For example, he shows that, as a percentage of the total asset value of all “household” real estate, home equity has stayed at the constant level of 58.7% for the last five years. That implies that as home buyers purchased, and homeowners refinanced their debt burden has stayed, on average, at a constant level of 42% of the overall asset price (market price of the home) of the home.
At first, this seems fairly positive, as it would appear that all the stories of home buyers overstretching their debt and homeowners piggy banking their home equity may have been a bit exaggerated.
Yet a second look at the chart does reveal something a bit startling if you’re inclined to foresee a bearish future.
Notice in the chart above, that the total asset value, the mortgage total and the equity total have all either doubled or nearly doubled in just five years. Taking a more bearish stance, one could wonder what the debt/equity ratio would look like if asset prices were to retrace back to 2000 levels. This would put the asset total back to $11,401 (all numbers are in billions) but the debt total would remain at the 2005 level of $8196 (obviously this is just a rough estimate to prove the point). In this scenario, equity would fall to a total of $3205 or just 28% of total home asset prices with debt jumping to 72% of the total asset price.
Not that this is some “Ahahhh” moment, since its pretty obvious that things would not look so good if home prices fell back to 2000 levels, but the point is, since the appreciation over the last five years has been so meteoric, it doesn’t take much backward movement… just a few years, to flip the numbers completely around. To me it seems precarious.
Additionally, Cagan plots home equity as a percentage of home asset prices in virtually every conceivable way possible. One interesting chart he produced (shown above) shows a cumulative distribution of the current equity in homes (either purchased or refinanced) with equity ranging from -40% to 100% equity. Additionally, he builds a column of this distribution for loans that originated in every year from 1985 to 2005.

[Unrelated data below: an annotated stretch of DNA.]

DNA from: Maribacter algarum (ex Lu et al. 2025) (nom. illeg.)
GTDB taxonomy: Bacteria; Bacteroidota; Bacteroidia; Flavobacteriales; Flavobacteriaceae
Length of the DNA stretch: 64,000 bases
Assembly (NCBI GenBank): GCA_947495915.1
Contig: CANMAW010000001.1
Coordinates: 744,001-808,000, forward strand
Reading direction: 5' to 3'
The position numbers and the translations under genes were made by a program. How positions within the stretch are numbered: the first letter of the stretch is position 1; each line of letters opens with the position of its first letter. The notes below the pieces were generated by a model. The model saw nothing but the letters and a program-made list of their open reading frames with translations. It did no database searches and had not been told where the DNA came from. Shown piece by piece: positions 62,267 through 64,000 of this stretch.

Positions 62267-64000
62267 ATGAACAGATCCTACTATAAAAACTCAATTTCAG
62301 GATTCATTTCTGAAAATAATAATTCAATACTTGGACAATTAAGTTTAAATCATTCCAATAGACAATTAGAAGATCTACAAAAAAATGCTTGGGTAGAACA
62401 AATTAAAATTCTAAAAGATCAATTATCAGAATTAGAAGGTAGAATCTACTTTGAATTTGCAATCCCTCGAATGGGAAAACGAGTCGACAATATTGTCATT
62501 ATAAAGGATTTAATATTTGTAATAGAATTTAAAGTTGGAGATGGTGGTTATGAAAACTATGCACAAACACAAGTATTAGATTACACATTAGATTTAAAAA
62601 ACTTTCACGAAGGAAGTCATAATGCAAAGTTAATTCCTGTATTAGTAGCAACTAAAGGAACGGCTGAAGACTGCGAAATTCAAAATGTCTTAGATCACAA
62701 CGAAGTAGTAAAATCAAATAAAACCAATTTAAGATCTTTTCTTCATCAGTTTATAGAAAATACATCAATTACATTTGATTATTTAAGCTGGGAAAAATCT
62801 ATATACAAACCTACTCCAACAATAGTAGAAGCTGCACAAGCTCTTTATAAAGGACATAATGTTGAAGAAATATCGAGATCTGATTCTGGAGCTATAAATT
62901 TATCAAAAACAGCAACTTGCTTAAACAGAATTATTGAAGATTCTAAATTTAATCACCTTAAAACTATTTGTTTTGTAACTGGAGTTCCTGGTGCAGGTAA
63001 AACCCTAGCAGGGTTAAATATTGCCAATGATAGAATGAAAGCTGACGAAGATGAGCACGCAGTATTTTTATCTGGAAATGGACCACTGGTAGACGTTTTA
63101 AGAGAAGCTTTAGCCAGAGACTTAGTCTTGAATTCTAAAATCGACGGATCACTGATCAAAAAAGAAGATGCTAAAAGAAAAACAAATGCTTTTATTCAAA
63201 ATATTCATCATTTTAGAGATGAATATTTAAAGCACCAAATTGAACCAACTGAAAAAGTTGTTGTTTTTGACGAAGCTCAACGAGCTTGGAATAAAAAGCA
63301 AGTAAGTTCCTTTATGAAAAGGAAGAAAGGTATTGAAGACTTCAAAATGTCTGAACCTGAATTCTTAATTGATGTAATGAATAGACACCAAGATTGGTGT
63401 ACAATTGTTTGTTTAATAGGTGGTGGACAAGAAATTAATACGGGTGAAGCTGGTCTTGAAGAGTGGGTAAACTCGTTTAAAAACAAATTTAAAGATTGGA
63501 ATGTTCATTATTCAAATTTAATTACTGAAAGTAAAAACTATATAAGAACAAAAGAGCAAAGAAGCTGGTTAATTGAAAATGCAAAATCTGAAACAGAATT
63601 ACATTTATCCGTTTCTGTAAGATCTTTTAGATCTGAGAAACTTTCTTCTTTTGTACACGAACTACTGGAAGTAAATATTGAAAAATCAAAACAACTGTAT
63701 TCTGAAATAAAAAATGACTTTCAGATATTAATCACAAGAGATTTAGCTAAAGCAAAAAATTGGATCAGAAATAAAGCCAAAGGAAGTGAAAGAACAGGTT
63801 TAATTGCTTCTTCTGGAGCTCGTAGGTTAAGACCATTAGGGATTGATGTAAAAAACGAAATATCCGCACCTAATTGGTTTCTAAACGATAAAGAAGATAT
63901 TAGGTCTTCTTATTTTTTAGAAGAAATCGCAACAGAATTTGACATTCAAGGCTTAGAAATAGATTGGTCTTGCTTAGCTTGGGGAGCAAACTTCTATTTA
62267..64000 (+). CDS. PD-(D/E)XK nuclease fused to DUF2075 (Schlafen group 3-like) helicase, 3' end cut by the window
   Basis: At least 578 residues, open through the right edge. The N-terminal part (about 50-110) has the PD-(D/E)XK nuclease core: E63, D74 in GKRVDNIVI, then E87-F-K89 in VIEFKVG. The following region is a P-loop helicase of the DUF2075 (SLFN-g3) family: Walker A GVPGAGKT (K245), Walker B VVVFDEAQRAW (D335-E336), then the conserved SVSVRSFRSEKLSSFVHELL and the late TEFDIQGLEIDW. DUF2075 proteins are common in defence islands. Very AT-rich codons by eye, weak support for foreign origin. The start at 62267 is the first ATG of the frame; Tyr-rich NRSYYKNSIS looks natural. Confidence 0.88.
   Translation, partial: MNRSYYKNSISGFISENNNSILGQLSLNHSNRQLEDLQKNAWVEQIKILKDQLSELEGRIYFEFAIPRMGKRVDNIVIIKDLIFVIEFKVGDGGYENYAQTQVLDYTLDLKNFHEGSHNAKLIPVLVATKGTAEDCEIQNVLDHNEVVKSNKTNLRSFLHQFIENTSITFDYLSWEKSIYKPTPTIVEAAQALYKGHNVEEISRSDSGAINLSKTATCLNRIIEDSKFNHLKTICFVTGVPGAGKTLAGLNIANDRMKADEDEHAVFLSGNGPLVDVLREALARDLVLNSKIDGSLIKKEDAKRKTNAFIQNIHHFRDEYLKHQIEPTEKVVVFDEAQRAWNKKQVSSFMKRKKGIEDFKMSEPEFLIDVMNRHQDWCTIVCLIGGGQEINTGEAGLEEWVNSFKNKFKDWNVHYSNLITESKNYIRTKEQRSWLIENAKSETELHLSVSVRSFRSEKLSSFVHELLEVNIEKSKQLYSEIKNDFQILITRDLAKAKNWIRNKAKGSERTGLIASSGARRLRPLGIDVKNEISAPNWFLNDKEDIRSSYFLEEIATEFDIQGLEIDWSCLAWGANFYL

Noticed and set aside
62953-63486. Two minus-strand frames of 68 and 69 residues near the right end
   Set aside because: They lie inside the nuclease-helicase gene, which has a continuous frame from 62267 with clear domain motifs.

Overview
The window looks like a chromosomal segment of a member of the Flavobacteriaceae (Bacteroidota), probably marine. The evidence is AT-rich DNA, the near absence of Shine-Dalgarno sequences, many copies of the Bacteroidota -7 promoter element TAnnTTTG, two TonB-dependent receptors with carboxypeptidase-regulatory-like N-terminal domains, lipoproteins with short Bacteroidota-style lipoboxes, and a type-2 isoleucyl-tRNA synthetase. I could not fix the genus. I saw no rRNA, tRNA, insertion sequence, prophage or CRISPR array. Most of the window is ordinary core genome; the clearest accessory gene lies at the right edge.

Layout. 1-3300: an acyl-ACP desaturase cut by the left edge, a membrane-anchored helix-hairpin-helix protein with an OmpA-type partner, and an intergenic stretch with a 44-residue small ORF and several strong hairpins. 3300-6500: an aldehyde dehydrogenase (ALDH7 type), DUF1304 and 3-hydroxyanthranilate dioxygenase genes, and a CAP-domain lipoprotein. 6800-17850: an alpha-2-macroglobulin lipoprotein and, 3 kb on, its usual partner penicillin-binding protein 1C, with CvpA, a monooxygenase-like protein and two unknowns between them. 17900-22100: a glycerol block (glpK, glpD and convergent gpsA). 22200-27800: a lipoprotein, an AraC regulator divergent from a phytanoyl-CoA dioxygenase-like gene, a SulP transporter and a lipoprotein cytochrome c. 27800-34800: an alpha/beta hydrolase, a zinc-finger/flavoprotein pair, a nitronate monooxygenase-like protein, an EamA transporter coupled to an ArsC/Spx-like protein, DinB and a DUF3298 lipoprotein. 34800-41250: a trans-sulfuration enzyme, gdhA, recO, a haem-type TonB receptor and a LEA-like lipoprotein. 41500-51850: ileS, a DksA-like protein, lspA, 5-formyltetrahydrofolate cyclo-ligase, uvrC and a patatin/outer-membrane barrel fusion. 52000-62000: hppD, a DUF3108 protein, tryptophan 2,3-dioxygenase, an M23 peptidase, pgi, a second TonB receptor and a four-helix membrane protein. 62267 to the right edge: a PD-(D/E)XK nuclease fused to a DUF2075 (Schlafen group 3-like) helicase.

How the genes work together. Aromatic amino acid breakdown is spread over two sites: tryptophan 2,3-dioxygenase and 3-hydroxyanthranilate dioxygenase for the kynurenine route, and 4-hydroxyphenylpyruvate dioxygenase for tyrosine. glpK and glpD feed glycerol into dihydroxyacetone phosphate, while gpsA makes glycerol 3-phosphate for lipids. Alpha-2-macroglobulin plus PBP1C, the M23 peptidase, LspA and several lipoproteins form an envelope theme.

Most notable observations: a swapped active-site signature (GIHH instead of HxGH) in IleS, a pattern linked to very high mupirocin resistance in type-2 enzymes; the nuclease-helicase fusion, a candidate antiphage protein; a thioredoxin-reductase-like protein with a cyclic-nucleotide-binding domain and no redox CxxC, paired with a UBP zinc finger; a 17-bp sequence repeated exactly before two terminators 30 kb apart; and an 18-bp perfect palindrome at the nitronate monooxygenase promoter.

So the key to this chart is that is shows the current standing of equity for homes purchased (or refinanced) from 1985 to 2005. Furthermore, it shows that there are homes that range from -40% to 100% equity. Notice also that the values in each column are cumulative so, for example, for homes purchased in 1985, only 1.3% have negative equity in the range of -35% to -40% and 6% of homes have 0 to -40% equity.
Now, look at the years 2003 – 2005. There are currently a substantial number of homeowners at 0 to -40% equity. Startlingly, 29% of loans originating in 2005 already have no or negative equity. Also, the chart shows that if homes prices fall 10% nationally, that would push 47.7% percent of 2005 loans into the 0 to –40% equity column.
Well, I could go on and on as there is PLENTY of interesting information in this article including equity distributions for many of the local housing markets as well as equity (including negative equity) distributions across different loan products (fixed, ARMs, etc).
This paper certainly seems to prove that home equity has risen very sharply, especially in the last five years and it seems to point to the fact that if you prefer to feel bullish on housing, you need to justify this outstanding windfall appreciation increases with some substantive reasoning.
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